The importance of our domestic steel industry cannot be overstated. It is part and parcel of several major manufacturing sectors, including such crucial segments as defense, law enforcement and health care. A strong and intelligent trade policy regarding steel will affect not only the cost of steel in the United States but also its very availability in some specialties. The President and his Administration must pursue a truly “fair” trade policy that protects domestic steel production and manufacturing.
The Trump Administration is considering restricting steel imports into the United States on national security grounds under Section 232 of the Trade Expansion Act of 1962. While many pundits—and even economists—look at steel as a bulk-produced product that goes into cans and cars, the reality is steel is a specialty product that varies in strength, hardness and weight. Manufacturers of military products, for example, use anything from ultra hard steel for tanks and bunker bombs to alloyed steels, where nickel, titanium and other metals are added to change heat resistance, strength and weight so the steel can be applied to fighter jets and other super-special vehicles and devices.
And it’s not only the defense industry that relies on steel in all its various forms. Manufacturers of surgical devices, sports equipment, agricultural and construction machinery, and pipelines (to name a few) rely on a steady and reliable flow of quality steel that meets their specifications. If the United States doesn’t have a thriving steel industry—if it is damaged or crushed by unfair or unwise trade policy—we not only face potential war-fighting supply shortages; we also are looking at national economic vulnerabilities that infect all strata of the economic system.
The Principal Problem
A global oversupply of bulk steel, and some specialty steels such as stainless, is causing the U.S. steel industry to shrink. China, according to the Coalition for a Prosperous America (CPA), leads the way in steel production, which rose 91% from 2006 to 2015 to comprise 50% of the world’s steel production in tonnes. Meanwhile, the U.S. share has fallen slightly to 4.9%, while other major producers have remained about the same. Of note, India, though still a minor player with just about 7% of world share, has more than doubled its output over the 2006-2015 period.
Though China has committed to reducing its production levels, it has instead increased them: 1.2% in 2016. According to testimony before the U.S. Commerce Department this May, by John Ferriola, CEO of Nucor, “China’s state-supported steel industry now exports more steel than is produced by all three NAFTA countries combined.”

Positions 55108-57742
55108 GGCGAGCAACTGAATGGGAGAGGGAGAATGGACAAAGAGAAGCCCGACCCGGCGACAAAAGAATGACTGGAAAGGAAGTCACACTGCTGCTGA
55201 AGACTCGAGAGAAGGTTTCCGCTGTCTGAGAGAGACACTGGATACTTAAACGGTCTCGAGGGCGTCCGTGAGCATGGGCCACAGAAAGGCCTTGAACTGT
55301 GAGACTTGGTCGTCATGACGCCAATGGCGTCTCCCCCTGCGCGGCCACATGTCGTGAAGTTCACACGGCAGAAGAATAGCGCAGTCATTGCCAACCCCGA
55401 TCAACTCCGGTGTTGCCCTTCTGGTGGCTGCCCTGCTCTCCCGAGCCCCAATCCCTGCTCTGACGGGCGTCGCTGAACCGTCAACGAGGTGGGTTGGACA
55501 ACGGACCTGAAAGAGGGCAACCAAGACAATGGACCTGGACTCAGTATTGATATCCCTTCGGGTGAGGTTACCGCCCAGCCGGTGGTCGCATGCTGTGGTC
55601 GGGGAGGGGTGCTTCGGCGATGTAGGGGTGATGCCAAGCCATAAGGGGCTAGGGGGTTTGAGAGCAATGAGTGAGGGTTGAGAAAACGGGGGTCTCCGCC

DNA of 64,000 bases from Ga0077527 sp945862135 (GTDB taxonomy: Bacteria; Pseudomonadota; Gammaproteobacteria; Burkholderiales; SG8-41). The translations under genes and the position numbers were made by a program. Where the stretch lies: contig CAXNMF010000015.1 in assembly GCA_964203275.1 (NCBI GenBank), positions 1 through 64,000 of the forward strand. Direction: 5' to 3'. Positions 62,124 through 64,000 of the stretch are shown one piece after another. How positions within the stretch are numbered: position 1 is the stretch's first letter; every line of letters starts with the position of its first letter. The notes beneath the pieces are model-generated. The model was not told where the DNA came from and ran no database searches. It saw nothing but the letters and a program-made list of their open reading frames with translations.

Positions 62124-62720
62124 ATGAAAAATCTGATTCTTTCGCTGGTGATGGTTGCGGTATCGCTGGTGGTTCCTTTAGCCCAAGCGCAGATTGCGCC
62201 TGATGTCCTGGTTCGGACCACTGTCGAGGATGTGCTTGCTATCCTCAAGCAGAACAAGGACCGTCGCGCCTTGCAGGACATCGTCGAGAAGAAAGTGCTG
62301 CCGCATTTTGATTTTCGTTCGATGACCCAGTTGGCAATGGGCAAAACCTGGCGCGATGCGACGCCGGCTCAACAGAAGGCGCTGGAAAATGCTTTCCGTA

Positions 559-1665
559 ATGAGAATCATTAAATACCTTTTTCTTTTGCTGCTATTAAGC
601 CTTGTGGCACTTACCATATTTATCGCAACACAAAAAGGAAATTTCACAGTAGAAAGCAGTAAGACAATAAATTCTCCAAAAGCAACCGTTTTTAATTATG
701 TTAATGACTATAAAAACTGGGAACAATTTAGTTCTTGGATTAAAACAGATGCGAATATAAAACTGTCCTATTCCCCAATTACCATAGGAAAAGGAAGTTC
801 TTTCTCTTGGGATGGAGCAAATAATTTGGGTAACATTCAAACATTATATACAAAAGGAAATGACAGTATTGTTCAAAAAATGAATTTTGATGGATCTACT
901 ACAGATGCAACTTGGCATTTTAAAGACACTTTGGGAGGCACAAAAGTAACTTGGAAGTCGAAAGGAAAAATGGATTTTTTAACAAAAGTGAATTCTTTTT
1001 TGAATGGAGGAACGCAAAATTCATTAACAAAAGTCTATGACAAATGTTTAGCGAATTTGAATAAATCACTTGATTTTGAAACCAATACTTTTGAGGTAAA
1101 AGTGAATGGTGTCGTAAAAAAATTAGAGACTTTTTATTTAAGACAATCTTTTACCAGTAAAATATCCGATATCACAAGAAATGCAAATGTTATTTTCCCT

“The world has 700 million metric tons of steel over capacity. 425 million of that is in China alone,” according to Commerce Department testimony by Ward Timken, CEO of TimkenSteel. “Demand in the U.S. is only 94 million. Imports are a real issue for the U.S. steel industry, particularly when foreign competitors don’t play by the rules.”
U.S. steel production fell 20% from 2006 through 2015, but the United States remained a net importer. Competition against state-sponsored overproducers is harming the U.S. steel industry. Germany and Canada are our main sources of imported steel, and Germany is pressing hard for consideration in any trade policy changes. The Europeans are concerned as well that U.S. efforts to restrict Chinese steel will simply cause China to reroute supply to European buyers, which has already been occurring. During the 2013-2016 timeframe, Chinese steel exports to the European Union rose 90%, and European steel prices fell 44%.
The reality is that our steel manufacturing industry cannot compete on price and still comply with internal U.S. rules on taxation, health benefits, retirement plans, and safety, among other regulatory guidelines. While there are ways to rein in some of those costs through optimizing plan choices and utilizing state and federal grants where available, forcing competitors’ products to reflect fair pricing is an intricate process that requires stakeholders to file complaints with the Commerce Department when specific violations are found. These efforts can help increase the costs of Chinese steel products to reflect what it would cost were China to abide by environmental, human rights and other cost-imposing regulations importing countries apply to their own steel producers.
The United States, the European Union and Mexico are just three of the entities to take recent action against Chinese unfair practices in the steel industry. All have, in the past three months, slapped tariffs or duties on steel imports from China. In the U.S. at least, such actions—targeted very specifically at sectors as they are determined to violate fair trade practices—occur every few months, so the battle is an ongoing one.
Critical to the health of the U.S. steel industry and the manufacturers of products using steel as an input are other internal policies in the States. The battle against unfair trade is only one theater in a larger contest. Rationalizing healthcare costs and taxation, especially as it affects R&D investments, must also be top priorities for U.S. manufacturers. While the Commerce Department, the ITC and President Trump deserve accolades for actions taken, further work is needed to protect the U.S. economy and national security from the decline of U.S. steel producers.
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Sources for Charts: Coalition for A Prosperous America